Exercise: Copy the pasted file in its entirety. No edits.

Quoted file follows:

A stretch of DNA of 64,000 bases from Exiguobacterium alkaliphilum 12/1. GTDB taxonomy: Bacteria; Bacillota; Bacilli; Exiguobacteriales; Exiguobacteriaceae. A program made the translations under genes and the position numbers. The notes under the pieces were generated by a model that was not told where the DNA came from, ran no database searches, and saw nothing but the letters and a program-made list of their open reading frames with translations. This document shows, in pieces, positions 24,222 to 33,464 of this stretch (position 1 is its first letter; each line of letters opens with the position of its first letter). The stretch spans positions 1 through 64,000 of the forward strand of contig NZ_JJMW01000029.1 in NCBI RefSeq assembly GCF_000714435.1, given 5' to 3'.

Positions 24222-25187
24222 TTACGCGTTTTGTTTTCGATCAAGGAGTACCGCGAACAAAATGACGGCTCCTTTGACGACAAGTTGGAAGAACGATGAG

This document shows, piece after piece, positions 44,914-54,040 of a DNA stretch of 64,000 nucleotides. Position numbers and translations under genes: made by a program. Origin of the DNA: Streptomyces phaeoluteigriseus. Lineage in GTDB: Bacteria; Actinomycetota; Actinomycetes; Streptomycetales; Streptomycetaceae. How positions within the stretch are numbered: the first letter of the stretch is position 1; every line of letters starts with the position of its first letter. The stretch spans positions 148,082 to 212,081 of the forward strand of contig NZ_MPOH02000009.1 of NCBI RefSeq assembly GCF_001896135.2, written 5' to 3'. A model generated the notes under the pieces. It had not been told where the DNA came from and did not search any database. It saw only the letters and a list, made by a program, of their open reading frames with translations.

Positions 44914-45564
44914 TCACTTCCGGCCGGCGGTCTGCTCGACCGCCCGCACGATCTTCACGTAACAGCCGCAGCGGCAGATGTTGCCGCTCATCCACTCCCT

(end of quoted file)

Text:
A stretch of DNA of 64,000 bases from Exiguobacterium alkaliphilum 12/1. GTDB taxonomy: Bacteria; Bacillota; Bacilli; Exiguobacteriales; Exiguobacteriaceae. A program made the translations under genes and the position numbers. The notes under the pieces were generated by a model that was not told where the DNA came from, ran no database searches, and saw nothing but the letters and a program-made list of their open reading frames with translations. This document shows, in pieces, positions 24,222 to 33,464 of this stretch (position 1 is its first letter; each line of letters opens with the position of its first letter). The stretch spans positions 1 through 64,000 of the forward strand of contig NZ_JJMW01000029.1 in NCBI RefSeq assembly GCF_000714435.1, given 5' to 3'.

Positions 24222-25187
24222 TTACGCGTTTTGTTTTCGATCAAGGAGTACCGCGAACAAAATGACGGCTCCTTTGACGACAAGTTGGAAGAACGATGAG

This document shows, piece after piece, positions 44,914-54,040 of a DNA stretch of 64,000 nucleotides. Position numbers and translations under genes: made by a program. Origin of the DNA: Streptomyces phaeoluteigriseus. Lineage in GTDB: Bacteria; Actinomycetota; Actinomycetes; Streptomycetales; Streptomycetaceae. How positions within the stretch are numbered: the first letter of the stretch is position 1; every line of letters starts with the position of its first letter. The stretch spans positions 148,082 to 212,081 of the forward strand of contig NZ_MPOH02000009.1 of NCBI RefSeq assembly GCF_001896135.2, written 5' to 3'. A model generated the notes under the pieces. It had not been told where the DNA came from and did not search any database. It saw only the letters and a list, made by a program, of their open reading frames with translations.

Positions 44914-45564
44914 TCACTTCCGGCCGGCGGTCTGCTCGACCGCCCGCACGATCTTCACGTAACAGCCGCAGCGGCAGATGTTGCCGCTCATCCACTCCCT